Adapted from JTA
Nothing seems so Jewish as a box of Entenmann’s cake or cookies. “All of the Jews I know bought Entenmann’s,” wrote Nancy Kalikow Maxwell in her 2009 book Typically Jewish.
The bakery earned a place in Tablet magazine’s list of “100 Most Jewish Foods,” with an essay by TV producer and foodie Phil Rosenthal singing the praises of their chocolate-covered donuts.
Jodi Luber, who runs a Jewish food site, once wrote, “When someone opened up an Entenmann’s cake, a knife went into the box and didn’t come out until the cake had died.”
Yet, the family that opened the bakery on Long Island and expanded into supermarkets across the country wasn’t Jewish. Charles Edward Entenmann, the family patriarch who helped make the company a national brand and who died Feb. 24 at the age of 92, was the grandson of a German immigrant who launched the bakery in Brooklyn in 1898.
Charles Entenmann was known as a shrewd businessman and inventor, who focused on engineering and technical aspects of Entenmann’s, according to Newsday. One of the company’s innovations was see-through cellophane packaging, which let shoppers preview what kinds of cakes, cookies and danishes they were getting.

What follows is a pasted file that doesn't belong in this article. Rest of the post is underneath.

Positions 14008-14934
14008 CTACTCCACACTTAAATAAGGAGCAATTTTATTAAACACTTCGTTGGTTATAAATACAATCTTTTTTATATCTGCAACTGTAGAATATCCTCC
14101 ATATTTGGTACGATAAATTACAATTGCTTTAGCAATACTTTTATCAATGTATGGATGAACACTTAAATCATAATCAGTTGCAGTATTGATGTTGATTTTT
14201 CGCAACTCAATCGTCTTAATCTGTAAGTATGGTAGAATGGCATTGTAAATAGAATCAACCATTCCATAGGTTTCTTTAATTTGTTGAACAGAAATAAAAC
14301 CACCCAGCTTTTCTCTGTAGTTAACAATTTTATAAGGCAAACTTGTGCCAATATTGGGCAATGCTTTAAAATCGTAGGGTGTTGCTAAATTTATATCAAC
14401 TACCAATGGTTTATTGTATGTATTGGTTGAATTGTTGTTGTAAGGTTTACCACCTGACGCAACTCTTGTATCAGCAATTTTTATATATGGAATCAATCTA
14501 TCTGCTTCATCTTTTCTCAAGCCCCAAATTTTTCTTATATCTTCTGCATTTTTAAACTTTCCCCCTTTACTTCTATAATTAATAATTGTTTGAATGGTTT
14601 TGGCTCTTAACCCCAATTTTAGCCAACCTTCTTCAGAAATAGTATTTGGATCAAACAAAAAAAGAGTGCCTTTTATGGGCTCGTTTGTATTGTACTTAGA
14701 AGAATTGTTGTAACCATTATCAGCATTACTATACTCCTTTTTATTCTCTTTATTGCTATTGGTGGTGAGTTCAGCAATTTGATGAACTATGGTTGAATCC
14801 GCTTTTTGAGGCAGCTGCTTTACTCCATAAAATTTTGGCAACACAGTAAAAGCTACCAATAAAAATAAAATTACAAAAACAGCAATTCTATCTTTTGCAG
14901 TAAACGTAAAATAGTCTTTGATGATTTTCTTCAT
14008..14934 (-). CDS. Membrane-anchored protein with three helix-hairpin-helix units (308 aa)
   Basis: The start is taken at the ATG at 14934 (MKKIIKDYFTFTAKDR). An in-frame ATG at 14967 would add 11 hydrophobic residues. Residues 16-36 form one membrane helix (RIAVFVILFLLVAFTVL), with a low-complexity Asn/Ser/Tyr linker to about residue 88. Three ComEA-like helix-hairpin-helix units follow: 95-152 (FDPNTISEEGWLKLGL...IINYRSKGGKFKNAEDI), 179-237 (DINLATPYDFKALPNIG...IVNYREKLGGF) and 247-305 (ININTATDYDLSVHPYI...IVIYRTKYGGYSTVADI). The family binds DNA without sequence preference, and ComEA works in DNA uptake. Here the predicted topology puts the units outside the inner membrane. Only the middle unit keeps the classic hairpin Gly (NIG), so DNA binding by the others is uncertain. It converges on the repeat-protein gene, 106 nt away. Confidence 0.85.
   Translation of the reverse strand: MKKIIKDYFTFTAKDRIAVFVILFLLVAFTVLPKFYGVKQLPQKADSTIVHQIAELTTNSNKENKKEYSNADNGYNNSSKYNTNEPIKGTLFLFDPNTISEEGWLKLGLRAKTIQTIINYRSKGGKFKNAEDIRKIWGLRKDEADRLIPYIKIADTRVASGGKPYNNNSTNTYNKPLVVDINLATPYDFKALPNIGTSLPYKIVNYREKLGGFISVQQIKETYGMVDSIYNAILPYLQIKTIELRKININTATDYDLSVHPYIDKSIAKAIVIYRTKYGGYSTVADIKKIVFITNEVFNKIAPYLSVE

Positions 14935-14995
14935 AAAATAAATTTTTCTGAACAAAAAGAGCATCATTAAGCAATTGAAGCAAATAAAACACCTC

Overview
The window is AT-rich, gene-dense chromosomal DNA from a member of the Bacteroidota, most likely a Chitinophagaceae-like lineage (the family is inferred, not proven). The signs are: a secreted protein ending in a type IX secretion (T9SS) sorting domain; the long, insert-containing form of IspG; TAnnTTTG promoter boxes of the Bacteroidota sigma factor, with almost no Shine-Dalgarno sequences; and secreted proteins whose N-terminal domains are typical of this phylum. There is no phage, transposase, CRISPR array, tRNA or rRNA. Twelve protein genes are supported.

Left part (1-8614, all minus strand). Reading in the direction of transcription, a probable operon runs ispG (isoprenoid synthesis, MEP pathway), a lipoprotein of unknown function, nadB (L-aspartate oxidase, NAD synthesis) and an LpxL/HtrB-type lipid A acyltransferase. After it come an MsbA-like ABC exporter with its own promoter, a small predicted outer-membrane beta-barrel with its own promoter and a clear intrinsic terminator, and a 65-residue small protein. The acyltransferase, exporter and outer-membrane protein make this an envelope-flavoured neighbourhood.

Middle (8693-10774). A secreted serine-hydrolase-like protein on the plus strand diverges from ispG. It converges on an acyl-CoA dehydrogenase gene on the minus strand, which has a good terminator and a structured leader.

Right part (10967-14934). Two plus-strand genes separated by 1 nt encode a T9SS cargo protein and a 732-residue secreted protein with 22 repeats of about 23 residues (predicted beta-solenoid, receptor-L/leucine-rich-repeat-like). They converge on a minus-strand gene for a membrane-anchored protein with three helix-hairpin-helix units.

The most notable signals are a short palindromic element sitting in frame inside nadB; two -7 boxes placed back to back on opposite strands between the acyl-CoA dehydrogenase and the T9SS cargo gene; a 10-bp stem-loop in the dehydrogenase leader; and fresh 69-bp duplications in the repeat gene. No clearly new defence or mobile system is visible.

The Entenmann’s reputation as a “Jewish” brand owes much to its adoption, in the 1980s, of kosher certification from the Orthodox Union.
Ironically, Charles Entenmann didn’t indulge in his own products. “I’m going to tell you something that’s been pretty much a secret,” his son, also named Charles, told Newsday. “He didn’t eat Entenmann’s cake. He just wasn’t a dessert guy.”
Most of us are though, and whether it was at a Shabbat morning kiddush or classroom or office party, we’ve all had — and enjoyed — our share of Entenmann’s. On the occasion of the passing of Charles Entenmann, we thought we’d ask you: What’s your favorite Entenmann’s?
What's your favorite Entenmann's?
Update: Two Other votes have come in — Marshmallow Devils Food Cake and Chocolate Chip Brownies.